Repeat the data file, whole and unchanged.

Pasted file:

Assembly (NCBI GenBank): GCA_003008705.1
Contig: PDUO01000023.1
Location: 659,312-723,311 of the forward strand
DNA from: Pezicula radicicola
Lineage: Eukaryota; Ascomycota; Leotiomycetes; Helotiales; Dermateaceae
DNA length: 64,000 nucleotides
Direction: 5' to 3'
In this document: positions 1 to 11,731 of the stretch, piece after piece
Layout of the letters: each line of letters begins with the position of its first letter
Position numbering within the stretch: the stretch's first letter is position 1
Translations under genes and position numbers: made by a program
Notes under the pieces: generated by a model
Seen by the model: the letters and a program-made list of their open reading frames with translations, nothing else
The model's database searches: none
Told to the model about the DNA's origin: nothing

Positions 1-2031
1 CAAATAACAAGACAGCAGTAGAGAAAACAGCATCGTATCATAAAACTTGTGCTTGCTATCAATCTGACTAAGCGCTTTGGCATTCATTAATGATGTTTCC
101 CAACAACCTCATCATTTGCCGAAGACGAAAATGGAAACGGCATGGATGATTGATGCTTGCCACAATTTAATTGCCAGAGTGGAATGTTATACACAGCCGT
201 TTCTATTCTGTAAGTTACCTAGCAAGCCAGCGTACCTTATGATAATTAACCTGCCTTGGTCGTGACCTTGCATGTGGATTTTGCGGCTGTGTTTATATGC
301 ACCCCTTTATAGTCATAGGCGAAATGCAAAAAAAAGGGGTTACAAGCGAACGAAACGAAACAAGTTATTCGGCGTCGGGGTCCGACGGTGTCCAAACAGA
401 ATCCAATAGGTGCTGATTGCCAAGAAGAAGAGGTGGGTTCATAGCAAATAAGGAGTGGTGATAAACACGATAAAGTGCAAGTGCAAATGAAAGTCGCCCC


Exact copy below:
Assembly (NCBI GenBank): GCA_003008705.1
Contig: PDUO01000023.1
Location: 659,312-723,311 of the forward strand
DNA from: Pezicula radicicola
Lineage: Eukaryota; Ascomycota; Leotiomycetes; Helotiales; Dermateaceae
DNA length: 64,000 nucleotides
Direction: 5' to 3'
In this document: positions 1 to 11,731 of the stretch, piece after piece
Layout of the letters: each line of letters begins with the position of its first letter
Position numbering within the stretch: the stretch's first letter is position 1
Translations under genes and position numbers: made by a program
Notes under the pieces: generated by a model
Seen by the model: the letters and a program-made list of their open reading frames with translations, nothing else
The model's database searches: none
Told to the model about the DNA's origin: nothing

Positions 1-2031
1 CAAATAACAAGACAGCAGTAGAGAAAACAGCATCGTATCATAAAACTTGTGCTTGCTATCAATCTGACTAAGCGCTTTGGCATTCATTAATGATGTTTCC
101 CAACAACCTCATCATTTGCCGAAGACGAAAATGGAAACGGCATGGATGATTGATGCTTGCCACAATTTAATTGCCAGAGTGGAATGTTATACACAGCCGT
201 TTCTATTCTGTAAGTTACCTAGCAAGCCAGCGTACCTTATGATAATTAACCTGCCTTGGTCGTGACCTTGCATGTGGATTTTGCGGCTGTGTTTATATGC
301 ACCCCTTTATAGTCATAGGCGAAATGCAAAAAAAAGGGGTTACAAGCGAACGAAACGAAACAAGTTATTCGGCGTCGGGGTCCGACGGTGTCCAAACAGA
401 ATCCAATAGGTGCTGATTGCCAAGAAGAAGAGGTGGGTTCATAGCAAATAAGGAGTGGTGATAAACACGATAAAGTGCAAGTGCAAATGAAAGTCGCCCC